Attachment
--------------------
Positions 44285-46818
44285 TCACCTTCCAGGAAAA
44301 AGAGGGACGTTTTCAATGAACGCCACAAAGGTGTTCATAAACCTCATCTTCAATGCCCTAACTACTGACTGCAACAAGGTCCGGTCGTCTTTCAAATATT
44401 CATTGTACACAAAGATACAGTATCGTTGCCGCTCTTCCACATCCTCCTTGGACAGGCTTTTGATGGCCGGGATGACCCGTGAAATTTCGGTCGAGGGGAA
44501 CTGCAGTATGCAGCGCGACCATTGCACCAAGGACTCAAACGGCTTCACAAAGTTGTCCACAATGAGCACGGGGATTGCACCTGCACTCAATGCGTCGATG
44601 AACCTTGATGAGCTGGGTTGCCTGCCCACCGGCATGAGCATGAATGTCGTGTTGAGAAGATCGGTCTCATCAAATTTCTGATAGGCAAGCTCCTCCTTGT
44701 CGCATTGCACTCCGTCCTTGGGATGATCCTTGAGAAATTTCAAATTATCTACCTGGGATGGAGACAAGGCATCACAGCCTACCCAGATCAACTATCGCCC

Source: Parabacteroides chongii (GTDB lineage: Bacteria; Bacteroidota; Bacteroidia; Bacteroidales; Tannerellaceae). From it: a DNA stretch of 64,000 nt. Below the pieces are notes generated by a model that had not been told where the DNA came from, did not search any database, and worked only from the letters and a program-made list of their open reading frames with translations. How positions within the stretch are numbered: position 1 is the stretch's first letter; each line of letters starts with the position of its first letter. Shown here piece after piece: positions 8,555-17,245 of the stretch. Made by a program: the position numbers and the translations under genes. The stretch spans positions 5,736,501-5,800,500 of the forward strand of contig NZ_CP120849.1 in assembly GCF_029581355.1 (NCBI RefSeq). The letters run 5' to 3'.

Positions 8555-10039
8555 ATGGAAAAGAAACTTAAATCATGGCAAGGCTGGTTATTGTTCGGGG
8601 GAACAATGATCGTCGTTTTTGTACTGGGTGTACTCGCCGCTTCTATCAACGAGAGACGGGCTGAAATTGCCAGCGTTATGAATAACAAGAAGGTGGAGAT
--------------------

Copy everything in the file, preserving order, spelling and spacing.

Positions 44285-46818
44285 TCACCTTCCAGGAAAA
44301 AGAGGGACGTTTTCAATGAACGCCACAAAGGTGTTCATAAACCTCATCTTCAATGCCCTAACTACTGACTGCAACAAGGTCCGGTCGTCTTTCAAATATT
44401 CATTGTACACAAAGATACAGTATCGTTGCCGCTCTTCCACATCCTCCTTGGACAGGCTTTTGATGGCCGGGATGACCCGTGAAATTTCGGTCGAGGGGAA
44501 CTGCAGTATGCAGCGCGACCATTGCACCAAGGACTCAAACGGCTTCACAAAGTTGTCCACAATGAGCACGGGGATTGCACCTGCACTCAATGCGTCGATG
44601 AACCTTGATGAGCTGGGTTGCCTGCCCACCGGCATGAGCATGAATGTCGTGTTGAGAAGATCGGTCTCATCAAATTTCTGATAGGCAAGCTCCTCCTTGT
44701 CGCATTGCACTCCGTCCTTGGGATGATCCTTGAGAAATTTCAAATTATCTACCTGGGATGGAGACAAGGCATCACAGCCTACCCAGATCAACTATCGCCC

Source: Parabacteroides chongii (GTDB lineage: Bacteria; Bacteroidota; Bacteroidia; Bacteroidales; Tannerellaceae). From it: a DNA stretch of 64,000 nt. Below the pieces are notes generated by a model that had not been told where the DNA came from, did not search any database, and worked only from the letters and a program-made list of their open reading frames with translations. How positions within the stretch are numbered: position 1 is the stretch's first letter; each line of letters starts with the position of its first letter. Shown here piece after piece: positions 8,555-17,245 of the stretch. Made by a program: the position numbers and the translations under genes. The stretch spans positions 5,736,501-5,800,500 of the forward strand of contig NZ_CP120849.1 in assembly GCF_029581355.1 (NCBI RefSeq). The letters run 5' to 3'.

Positions 8555-10039
8555 ATGGAAAAGAAACTTAAATCATGGCAAGGCTGGTTATTGTTCGGGG
8601 GAACAATGATCGTCGTTTTTGTACTGGGTGTACTCGCCGCTTCTATCAACGAGAGACGGGCTGAAATTGCCAGCGTTATGAATAACAAGAAGGTGGAGAT